Why do so many Americas flee blue states for red states? Over at Vox, Matt Ygelsias thinks he has the answer: Zoning and land use regulations in blue states make housing far more expensive there than it is in many red states. More:
Whatever else Blue America has going for it, it’s done a terrible job of generating enough housing supply to accommodate all the people who might like to live there. So in addition to the traditional southward migration of retirees you now see a substantial net population flow away from richer areas in the Northeast and the California coast to the relatively low-wage economies of Texas, North Carolina, and Georgia. For many working- and middle-class Americans, the lower cost of living makes a decisive difference.This comes about primarily because coastal areas have adopted excessively strict zoning rules. There is not enough semi-dense mid-rise construction in the affluent suburbs of San Francisco, Seattle, Boston, New York, Philadelphia, Washington DC, etc. Secondarily, there are too many restrictions on the creation of new big apartment towers in the very most expensive parts of coastal cities.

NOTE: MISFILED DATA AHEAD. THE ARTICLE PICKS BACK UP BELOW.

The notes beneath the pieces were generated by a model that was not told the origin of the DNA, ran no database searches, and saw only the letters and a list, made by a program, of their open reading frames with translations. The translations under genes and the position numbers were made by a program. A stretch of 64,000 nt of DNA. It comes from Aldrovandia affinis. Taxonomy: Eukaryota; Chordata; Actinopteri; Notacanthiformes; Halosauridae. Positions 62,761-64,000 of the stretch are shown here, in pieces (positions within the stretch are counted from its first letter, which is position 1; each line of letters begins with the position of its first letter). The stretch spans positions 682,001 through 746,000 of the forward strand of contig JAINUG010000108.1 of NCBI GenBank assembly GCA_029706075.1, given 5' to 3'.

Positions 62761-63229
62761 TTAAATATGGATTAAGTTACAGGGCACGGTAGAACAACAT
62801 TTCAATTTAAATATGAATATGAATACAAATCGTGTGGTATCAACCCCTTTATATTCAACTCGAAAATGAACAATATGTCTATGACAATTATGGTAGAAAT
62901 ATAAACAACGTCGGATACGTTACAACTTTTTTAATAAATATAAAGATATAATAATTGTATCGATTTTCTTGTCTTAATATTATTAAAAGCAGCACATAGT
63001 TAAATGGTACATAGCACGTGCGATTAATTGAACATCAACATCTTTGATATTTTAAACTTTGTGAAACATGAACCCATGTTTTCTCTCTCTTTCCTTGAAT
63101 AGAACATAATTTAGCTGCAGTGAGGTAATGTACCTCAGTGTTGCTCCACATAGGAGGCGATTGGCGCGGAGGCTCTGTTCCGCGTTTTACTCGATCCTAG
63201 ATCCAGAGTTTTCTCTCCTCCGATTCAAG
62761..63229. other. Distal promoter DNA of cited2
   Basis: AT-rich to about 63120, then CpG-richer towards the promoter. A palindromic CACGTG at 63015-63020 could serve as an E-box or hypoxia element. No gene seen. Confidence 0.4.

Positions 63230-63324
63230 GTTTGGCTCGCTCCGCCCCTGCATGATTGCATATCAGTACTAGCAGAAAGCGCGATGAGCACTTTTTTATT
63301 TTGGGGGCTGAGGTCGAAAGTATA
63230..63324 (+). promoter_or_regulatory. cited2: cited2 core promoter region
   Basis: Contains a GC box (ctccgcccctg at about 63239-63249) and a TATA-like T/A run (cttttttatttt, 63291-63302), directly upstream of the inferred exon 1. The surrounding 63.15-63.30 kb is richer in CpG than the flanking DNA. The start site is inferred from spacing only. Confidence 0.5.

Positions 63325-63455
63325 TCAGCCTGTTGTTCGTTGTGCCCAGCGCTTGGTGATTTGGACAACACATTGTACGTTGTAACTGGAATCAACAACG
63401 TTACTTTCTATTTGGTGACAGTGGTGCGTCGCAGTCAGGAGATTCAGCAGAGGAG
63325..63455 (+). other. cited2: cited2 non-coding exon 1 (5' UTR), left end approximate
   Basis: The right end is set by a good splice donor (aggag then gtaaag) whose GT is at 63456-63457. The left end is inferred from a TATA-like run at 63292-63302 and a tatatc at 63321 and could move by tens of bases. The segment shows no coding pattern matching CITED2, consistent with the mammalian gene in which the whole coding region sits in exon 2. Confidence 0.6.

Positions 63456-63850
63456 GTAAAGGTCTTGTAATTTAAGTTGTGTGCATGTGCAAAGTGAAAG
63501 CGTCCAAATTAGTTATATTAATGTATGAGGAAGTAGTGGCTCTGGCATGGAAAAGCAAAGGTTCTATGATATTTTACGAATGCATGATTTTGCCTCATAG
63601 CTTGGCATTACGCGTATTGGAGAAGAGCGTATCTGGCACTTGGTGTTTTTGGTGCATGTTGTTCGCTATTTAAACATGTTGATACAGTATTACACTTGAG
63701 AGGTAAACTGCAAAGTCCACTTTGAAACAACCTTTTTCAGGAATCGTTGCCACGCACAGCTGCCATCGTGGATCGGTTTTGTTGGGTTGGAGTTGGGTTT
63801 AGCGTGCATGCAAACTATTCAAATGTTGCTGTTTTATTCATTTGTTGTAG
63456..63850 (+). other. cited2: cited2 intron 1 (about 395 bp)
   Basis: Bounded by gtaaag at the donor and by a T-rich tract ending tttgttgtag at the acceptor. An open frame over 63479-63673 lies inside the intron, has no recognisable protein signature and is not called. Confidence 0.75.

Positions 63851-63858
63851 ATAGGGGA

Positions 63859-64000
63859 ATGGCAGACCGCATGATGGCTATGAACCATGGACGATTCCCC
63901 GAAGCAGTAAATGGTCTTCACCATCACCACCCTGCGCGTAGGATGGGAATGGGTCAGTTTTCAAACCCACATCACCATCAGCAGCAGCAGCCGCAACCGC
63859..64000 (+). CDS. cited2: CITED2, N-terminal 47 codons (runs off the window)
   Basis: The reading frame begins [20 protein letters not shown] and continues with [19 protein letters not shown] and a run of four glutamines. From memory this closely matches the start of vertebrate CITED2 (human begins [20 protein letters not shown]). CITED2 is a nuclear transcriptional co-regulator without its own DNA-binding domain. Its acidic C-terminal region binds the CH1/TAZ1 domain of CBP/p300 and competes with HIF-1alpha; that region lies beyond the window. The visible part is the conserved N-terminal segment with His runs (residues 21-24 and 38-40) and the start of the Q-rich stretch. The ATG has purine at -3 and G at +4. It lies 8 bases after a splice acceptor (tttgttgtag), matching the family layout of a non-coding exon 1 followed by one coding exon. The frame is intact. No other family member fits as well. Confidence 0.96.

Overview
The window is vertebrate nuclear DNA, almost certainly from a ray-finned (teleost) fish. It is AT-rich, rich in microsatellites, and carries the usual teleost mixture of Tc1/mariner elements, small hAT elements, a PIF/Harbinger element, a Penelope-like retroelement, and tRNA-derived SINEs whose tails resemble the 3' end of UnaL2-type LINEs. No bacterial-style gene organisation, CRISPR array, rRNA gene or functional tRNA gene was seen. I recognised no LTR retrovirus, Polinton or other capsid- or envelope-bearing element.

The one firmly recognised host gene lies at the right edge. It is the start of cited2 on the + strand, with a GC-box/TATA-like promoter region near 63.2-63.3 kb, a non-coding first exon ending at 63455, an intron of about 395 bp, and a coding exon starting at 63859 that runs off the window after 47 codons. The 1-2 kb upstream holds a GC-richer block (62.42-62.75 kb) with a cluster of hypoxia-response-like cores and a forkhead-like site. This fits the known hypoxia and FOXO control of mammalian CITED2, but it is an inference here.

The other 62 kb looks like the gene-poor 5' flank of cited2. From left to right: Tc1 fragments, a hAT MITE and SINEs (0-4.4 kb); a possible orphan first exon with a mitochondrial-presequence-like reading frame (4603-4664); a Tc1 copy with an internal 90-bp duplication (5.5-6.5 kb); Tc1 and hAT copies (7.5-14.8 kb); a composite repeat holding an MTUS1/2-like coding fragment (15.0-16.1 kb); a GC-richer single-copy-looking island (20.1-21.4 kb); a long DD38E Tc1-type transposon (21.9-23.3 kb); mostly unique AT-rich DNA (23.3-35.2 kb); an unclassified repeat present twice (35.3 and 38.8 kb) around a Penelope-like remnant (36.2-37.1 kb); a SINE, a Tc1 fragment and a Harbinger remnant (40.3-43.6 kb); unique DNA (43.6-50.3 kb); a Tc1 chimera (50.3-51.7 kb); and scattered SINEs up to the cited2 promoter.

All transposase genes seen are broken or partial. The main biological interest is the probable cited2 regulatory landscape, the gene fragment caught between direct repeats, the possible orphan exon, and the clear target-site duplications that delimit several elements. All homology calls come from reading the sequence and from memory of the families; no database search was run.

While we think other factors besides expensive housing contribute to driving people out of blue states, Yglesias is certainly right that it is an important factor. Housing eats up a high proportion of the budgets of residents in blue cities, and misguided blue policies contribute to the problem. And it’s not just the zoning laws—as The Economist recently pointed out, counterproductive green policies also help constrain housing supply in places like LA. Blue cities concerned about their residents’ bottom lines should start by dismantling these policies and working to lower the cost of living for everyone—but we’re not holding our breath.